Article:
Ruth Ava Lyons
For almost a month now Charlotte artist Ruth Ava Lyons has been taking cold showers to prepare for her trip to the Arctic.
She leaves in two weeks and expects the water to be 32 degrees when she snorkels and dives for underwater photography.
From Sept. 29 through Oct. 16, she’ll be part of the Autumn Art & Science Expedition sponsored by the New York-based nonprofit, The Arctic Circle. It’s an expeditionary residency program, and Lyons’ involvement is partially funded through a grant from the Arts & Science Council.
“They take scientists, researchers and artists to the Arctic Circle,” said Lyons, 63. “I’ll be 10 degrees latitude from the North Pole. I’ll be sailing on a barquentine vessel, which will go throughout the Svalbard archipelago. My life is going to be changed by going there.”
Each day, Lyons and 29 other residents will study glaciers in the Arctic Ocean’s Svalbard region. Aaron O’Connor, director of The Arctic Circle, said the purpose of the expeditions is to provide a platform that enables work in all disciplines of art and science. “And to provide an incubator for thought, experimentation and collaboration,” he said. “The results of our program have been exhibited and published internationally for over a decade now.”
Inspired by art
Lyons was born in Cleveland. As early as kindergarten, her parents dropped her off at The Cleveland Museum of Art. She remembers viewing rooms with Egyptian art and coats of armor and appreciating how the sarcophagi, sculptured stone coffins, were tied to history and culture.
“It wasn’t like it is now,” she said, “art for art sake. I really responded to the (idea) that it was part of the existence of a civilization and their day-to-day activity.”
She received a bachelor’s degree of fine art from Kent State University and a master’s degree from the Cranbrook Academy of Art in Michigan. Before coming to Charlotte in 1983, she spent time in South America as a Fulbright scholar and taught in New York and Cleveland.
‘Parents’ of NoDa
When her husband, sculptor Paul Sires, was offered a position at Spirit Square, she agreed to live in Charlotte for one year. She taught life drawing, art history, painting and design classes at Central Piedmont Community College, UNC Charlotte and Winthrop University. They remained in Charlotte because it would cost too much to relocate.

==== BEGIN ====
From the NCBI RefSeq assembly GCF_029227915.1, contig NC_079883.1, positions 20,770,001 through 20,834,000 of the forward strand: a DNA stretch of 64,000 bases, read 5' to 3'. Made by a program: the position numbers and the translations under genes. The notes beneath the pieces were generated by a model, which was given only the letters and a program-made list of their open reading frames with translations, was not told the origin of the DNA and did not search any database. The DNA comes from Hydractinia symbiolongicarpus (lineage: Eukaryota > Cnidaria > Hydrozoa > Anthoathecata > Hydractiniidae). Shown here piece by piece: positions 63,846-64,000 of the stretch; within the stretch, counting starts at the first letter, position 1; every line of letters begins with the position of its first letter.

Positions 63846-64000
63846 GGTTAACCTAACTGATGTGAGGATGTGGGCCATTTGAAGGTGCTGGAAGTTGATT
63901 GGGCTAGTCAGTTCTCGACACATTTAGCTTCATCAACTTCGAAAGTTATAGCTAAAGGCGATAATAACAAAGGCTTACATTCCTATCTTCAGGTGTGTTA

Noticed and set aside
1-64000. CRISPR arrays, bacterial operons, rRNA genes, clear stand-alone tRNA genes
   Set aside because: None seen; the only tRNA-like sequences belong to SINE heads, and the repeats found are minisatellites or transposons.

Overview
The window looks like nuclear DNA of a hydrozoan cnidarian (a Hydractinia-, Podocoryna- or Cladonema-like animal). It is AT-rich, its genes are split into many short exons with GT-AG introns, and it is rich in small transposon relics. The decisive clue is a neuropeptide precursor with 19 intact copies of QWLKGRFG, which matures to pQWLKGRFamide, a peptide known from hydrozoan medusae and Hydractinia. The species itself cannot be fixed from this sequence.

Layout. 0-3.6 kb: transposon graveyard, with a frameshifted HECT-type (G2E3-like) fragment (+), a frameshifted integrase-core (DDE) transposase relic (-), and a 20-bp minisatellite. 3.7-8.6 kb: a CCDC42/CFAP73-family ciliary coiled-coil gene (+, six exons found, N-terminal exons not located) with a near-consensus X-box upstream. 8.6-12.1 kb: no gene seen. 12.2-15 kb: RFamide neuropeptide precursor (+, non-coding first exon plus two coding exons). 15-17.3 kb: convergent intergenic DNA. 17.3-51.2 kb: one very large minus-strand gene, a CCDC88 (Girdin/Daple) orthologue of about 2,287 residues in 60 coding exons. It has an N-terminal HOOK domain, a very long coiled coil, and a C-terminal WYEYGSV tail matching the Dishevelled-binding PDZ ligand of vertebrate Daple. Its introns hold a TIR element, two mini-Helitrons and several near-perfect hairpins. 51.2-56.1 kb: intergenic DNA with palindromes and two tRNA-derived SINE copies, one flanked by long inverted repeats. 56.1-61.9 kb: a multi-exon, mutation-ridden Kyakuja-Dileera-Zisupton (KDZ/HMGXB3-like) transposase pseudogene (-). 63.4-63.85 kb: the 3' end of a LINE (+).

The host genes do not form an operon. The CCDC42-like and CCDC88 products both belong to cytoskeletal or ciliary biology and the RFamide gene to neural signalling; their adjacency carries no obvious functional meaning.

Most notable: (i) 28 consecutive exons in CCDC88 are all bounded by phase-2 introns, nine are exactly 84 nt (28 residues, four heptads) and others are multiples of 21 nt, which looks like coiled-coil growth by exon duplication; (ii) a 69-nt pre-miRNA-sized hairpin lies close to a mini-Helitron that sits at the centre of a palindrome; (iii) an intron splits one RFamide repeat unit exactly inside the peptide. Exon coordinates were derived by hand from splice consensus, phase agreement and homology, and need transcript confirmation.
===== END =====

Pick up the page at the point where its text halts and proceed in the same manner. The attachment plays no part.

She refers to herself and Sires, as the “parents” of NoDa, but admits they didn’t have a plan when they started. Their artists-in-residence experience at the Bemis Center for Contemporary Arts in Nebraska inspired them to create a community of artists. They purchased buildings on the 3200 block of North Davidson, and for five or six years, they worked in boarded up space. As they renovated, they’d rent it out to pay for the next construction project.
“One of the first things we did was a pop-up called ‘Eyeball Witness,’ from the television show, ‘Dragnet,’ ” Lyons said. “It was an invitation for people to show their work. It was kind of underground, but everything was underground. There was no social media.”
That pop-up in the late 1980s morphed into Center of the Earth Gallery. The couple operated the NoDa gallery for 24 years, closing in 2010 for personal reasons.
Jen Sudul Edwards, who is chief curator and curator of contemporary art at the Mint Museum, met Lyons and Sires in 2017. Even though Sudul Edwards was not in Charlotte during the time the couple transformed NoDa into an arts district, she sees and feels the effects of their dedication.